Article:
In a related matter, don’t pick irrelevant arguments with your audience. These are fights you don’t even know are happening. You put up a slide with some numbers — maybe market size or pricing assumptions — and someone (or everyone) in your audience winces inwardly and thinks: that’s bullshit. At that moment you have lost some credibility, and certainly you’ve lost your audience’s attention for a few minutes. If you are lucky, they will ask you about the number. If it is irrelevant, you should answer that the number is there for illustration, but that even if it is a completely different number, the business model isn’t sensitive to that. If that would be your answer, don’t put the number up in the first place. If it is relevant and important, be prepared to defend it with internal and external evidence. Ideally, if you guess in advance that it might be contrary to your audience’s beliefs, preempt the argument and devote some slide space or time to back it up.

Finally, keep your eyes on the prize. For a startup competition, you may have a single presentation opportunity with fixed time parameters. Paint in broad strokes — don’t dive into details that will clog up your time, but refer to the fact you have those details: “We can achieve world domination within 17 weeks of launch, and our detailed sales plans have all those calculations.”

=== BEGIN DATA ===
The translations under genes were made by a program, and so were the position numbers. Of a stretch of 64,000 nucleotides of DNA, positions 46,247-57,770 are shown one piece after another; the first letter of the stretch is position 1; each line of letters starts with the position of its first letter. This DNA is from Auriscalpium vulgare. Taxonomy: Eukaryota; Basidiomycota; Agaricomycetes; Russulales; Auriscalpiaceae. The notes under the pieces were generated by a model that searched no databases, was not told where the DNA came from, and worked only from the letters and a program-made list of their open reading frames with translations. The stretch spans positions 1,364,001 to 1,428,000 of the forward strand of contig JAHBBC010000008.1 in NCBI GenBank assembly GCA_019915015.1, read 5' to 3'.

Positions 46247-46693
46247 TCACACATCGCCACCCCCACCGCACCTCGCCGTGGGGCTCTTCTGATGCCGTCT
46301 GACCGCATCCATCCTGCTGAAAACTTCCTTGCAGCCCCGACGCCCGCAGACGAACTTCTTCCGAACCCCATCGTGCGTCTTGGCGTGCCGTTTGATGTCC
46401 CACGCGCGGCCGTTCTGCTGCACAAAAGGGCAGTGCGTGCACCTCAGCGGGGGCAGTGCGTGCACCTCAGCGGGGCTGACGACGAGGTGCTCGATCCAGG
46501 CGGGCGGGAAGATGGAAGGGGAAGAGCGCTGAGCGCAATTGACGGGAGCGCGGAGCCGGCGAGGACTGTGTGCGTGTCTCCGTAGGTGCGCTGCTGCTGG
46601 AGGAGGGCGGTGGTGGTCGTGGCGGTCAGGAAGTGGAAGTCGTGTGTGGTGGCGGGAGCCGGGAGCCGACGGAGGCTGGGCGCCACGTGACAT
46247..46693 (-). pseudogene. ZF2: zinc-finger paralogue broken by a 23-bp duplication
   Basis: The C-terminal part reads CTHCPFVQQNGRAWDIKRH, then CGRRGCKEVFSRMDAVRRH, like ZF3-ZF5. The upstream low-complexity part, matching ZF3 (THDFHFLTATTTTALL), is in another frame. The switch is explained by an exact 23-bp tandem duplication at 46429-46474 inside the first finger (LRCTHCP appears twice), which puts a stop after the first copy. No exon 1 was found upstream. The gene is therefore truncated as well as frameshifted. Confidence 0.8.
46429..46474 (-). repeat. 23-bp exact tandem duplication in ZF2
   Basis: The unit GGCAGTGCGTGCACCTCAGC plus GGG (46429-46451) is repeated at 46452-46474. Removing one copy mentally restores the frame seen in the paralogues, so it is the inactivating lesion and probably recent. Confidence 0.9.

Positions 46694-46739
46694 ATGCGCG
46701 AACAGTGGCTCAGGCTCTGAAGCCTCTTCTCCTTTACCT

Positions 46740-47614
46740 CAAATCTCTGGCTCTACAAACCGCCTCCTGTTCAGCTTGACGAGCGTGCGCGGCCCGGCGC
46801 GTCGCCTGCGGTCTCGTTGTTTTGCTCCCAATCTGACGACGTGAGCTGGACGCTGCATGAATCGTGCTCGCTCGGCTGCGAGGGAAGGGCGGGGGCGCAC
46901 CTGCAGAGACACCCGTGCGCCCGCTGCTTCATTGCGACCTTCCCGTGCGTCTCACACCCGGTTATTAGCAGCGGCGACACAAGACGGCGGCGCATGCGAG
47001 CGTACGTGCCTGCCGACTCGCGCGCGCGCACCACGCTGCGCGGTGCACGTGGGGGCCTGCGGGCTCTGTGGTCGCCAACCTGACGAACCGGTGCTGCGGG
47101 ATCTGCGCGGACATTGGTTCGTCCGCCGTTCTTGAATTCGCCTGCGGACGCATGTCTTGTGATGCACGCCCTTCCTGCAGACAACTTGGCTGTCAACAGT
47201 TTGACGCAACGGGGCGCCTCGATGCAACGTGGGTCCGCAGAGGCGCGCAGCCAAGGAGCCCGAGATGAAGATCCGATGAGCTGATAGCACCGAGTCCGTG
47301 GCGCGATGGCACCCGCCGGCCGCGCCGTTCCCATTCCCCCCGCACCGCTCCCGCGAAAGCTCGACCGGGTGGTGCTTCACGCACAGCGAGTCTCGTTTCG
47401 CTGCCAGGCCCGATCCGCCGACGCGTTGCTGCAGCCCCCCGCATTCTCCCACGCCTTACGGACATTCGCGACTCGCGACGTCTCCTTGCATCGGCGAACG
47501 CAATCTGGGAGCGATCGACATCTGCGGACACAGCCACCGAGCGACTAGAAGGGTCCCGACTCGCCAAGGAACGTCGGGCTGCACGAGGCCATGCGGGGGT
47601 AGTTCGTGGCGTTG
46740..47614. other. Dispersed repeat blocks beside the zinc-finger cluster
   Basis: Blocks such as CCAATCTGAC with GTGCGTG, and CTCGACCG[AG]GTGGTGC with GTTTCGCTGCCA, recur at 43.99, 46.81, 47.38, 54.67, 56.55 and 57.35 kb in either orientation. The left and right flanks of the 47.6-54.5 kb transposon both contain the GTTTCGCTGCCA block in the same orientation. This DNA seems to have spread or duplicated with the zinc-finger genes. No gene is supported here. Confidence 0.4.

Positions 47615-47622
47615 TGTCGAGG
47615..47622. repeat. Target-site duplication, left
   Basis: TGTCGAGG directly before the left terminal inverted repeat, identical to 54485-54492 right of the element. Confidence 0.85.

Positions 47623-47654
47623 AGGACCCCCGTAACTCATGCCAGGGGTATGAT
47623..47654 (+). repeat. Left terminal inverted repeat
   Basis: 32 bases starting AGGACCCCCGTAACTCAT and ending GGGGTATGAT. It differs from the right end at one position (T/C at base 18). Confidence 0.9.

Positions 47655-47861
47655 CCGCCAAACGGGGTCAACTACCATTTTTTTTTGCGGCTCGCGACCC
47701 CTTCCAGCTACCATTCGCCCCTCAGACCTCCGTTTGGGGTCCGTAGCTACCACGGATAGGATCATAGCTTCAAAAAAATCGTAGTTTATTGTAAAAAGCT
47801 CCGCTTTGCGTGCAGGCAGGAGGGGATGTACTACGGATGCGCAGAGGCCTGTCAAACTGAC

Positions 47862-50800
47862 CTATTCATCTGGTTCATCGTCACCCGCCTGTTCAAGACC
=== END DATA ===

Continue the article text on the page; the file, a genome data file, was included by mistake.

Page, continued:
For most other situations, even demo day opportunities with very short pitch times, the goal is a follow-on meeting. In this case you can even leave out key areas of your business model that need more time to explain. You can sometimes get away with just being silent on those things, and sometimes you should just hit the headline and focus on the vision (and the beliefs you want to reinforce or change). In Q&A, you can say that of course you have a sales plan, revenue plan, product plan, and financing plan, and that you would be glad to present it in a one-on-one meeting any time.

Presenting to win is not about bluster. It’s about the facts and vision of your startup and winning the attention and belief of your audience. It needs preparation and thoughtfulness, and more than a fancy PowerPoint template.

Richard Dale is Managing Director of Big Data Boston Ventures, a new VC fund that invests in early stage big data companies. Richard’s proven leadership abilities combined with deep technical and operational expertise provide a platform to advise entrepreneurs in building solid technology companies. Richard is a well-regarded mentor to founders of early stage startups in the Big Data Boston and Sigma portfolios, as well as other startups including many from TechStars Boston, MassChallenge, and HealthBox Boston.

Previously Richard was a Principal at Sigma Partners and before that was a co-founder at Phase Forward, a provider of software services for pharmaceutical clinical trials, which went public and later was sold to Oracle.  Prior to that Richard worked in a series of management and technical roles at leading technology startups in the Boston area.

Richard blogs at